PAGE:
Bar & Dining room open every night at 5: 30 pm.
Sunday Brunch 10: 30 am· 2 pm.
61 0 West Franklin SI. Chapel Hill. HC
No one knows the
beach like we do ...
Alma Willis Alexander (' 78)
Coastal Real Estate
Sales and Rentals
-' I· Atlantic Beach, N.C. (800) 317- 2866
No"e IIIber/Dece IIIber 2001
FROM THE H ILL
the University came in 72nd in faculty
compensation. One result of a committee
formed two years ago to look into faculty
compensation wa a $300 tuition increase
approved in summer 2000, primarily to
fund faculty salary increases.
The annual debate over the worthiness
of the rankings continues. Amy GrallalTI,
who oversaw the rankings before leaving
the magazine in 1999, weighed in ahead of
this year's announcement, telling The TM:lsh-
ington Monthly that she believes Us. News
puts too much emphasis on a school's
"wealth, reputation and the achievement of
the high school students it admits;' too
much on college presidents' assessments of
their peer institutions and on alLUnni giv-
ing, and not enough on what students
think of what they're getting.
UNC Chancellor James Moeser is no
fan of the process. On Sept. 5, he told the
audience at his State of the University
speech, "Ifyou must, read what the
magazine has to say about us, but let us not for
a second be diverted by these arbitrary
and artificial ratings from the substance of
our vision for excellence." Moeser had no
additional comment after the rankings
In other categories, Carolina ranks
12th among national universities for "best
value," based on a formula that considers
academic quality and the net cost of
attendance for a student receiving the
average level offinancial aid. UNC also
made the magazine's list ofpublic cam-
puses with graduates carrying the least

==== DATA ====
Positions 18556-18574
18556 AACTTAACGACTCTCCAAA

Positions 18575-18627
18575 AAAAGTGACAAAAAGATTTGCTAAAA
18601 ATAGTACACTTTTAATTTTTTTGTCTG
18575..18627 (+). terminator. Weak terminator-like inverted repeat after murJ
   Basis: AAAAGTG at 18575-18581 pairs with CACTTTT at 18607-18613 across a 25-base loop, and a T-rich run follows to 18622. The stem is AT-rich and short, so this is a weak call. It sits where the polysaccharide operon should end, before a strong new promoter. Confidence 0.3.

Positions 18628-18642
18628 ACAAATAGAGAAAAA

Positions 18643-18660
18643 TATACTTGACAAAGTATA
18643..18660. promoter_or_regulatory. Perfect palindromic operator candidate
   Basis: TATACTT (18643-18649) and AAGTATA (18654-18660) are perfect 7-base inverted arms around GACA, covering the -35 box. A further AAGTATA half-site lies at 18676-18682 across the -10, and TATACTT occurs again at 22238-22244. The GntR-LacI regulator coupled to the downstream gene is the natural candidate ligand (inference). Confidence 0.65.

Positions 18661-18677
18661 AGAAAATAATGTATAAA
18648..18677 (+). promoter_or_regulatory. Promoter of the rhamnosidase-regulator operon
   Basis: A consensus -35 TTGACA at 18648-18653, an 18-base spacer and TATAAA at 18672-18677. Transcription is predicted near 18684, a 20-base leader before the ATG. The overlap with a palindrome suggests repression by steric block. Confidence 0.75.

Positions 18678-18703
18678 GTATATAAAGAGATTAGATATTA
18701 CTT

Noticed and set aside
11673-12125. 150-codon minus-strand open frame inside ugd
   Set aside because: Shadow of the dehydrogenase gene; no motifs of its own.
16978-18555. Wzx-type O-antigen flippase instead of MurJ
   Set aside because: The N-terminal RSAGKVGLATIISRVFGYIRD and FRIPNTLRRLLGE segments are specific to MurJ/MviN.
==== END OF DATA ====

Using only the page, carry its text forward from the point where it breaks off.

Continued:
amount of debt.
There are 26 schools ahead ofUNC
in the category of"lowest acceptance
rates" for student applications, and 35
schools ahead of the University in the
"highest graduation rates" category.
Among universities offering under-
graduate business degree programs,
UNC's Kenan-Flagler Business School
tied for fifth with the University of Texas
at Austin. UNC's marketing progranl also
was listed fifth among specialty area.
The five best schools in the cotmtry, in
order according to the rankings, are
Princeton, Harvard and Yale (tied) ,
California Institute of Technology and Massa-
chusetts Institute of Technology.
PAYING 25 PERCENT MORE
Wen the N.C. General Assem- bly overcame a divisive budget impasse in September,
Carolina in-state undergraduates were left with
a 25 percent tuition increase from last year.
The increase was 11. 7 percent for out-of-
state undergraduates. Bills to cover the lat-
est increase - retroactive to the beginning
of the current semester - went out in
mid-September and were due Nov. 15.
When fees are added, the total bill for
in-state undergraduates for 2001-02 is
$3,277; for out-of-state, it is $13,269. In-
state graduate student tuition rose 27 per-
cent fi'om year to year, to $2,511 ($3,449
with the addition of fees), and out-of-state went up 15 percent to $12,822
($13,760 with fees).
Thus ends, for the time being, a year
ofincreases that started in summer 2000
when the UNC System Board of Governors approved $300 increases for Carolina
and N.c. State, primarily to fund faculty
salary increases. Then in November 2000,
the board approved a 4 percent inflation-
ary undergraduate tuition increase to
begin in the fall 2001 semester.
In May, the N. C. Senate called for an
additional 5 percent increase on in-state
students of UNC System schools. The
N. C. House favored canceling all in-state
tuition increases and instead raising
out-of-state tuition 15 percent, or apprmomately
$2,000. Both chambers reached a compro-
mise in August that called for a 5 percent
across-the-board retroactive tuition increase.
Shirley Ort, associate provost and
director of scholarships and student aid at
UNC, said she did not anticipate the
additional UNC System-imposed increase
and therefore it was not covered in stu-
dents' financial aid awards.
"We recognize that this most recent
increase comes late in the process and cre-
ates a hardship for many students;' Ort
said. When the campus inlposes an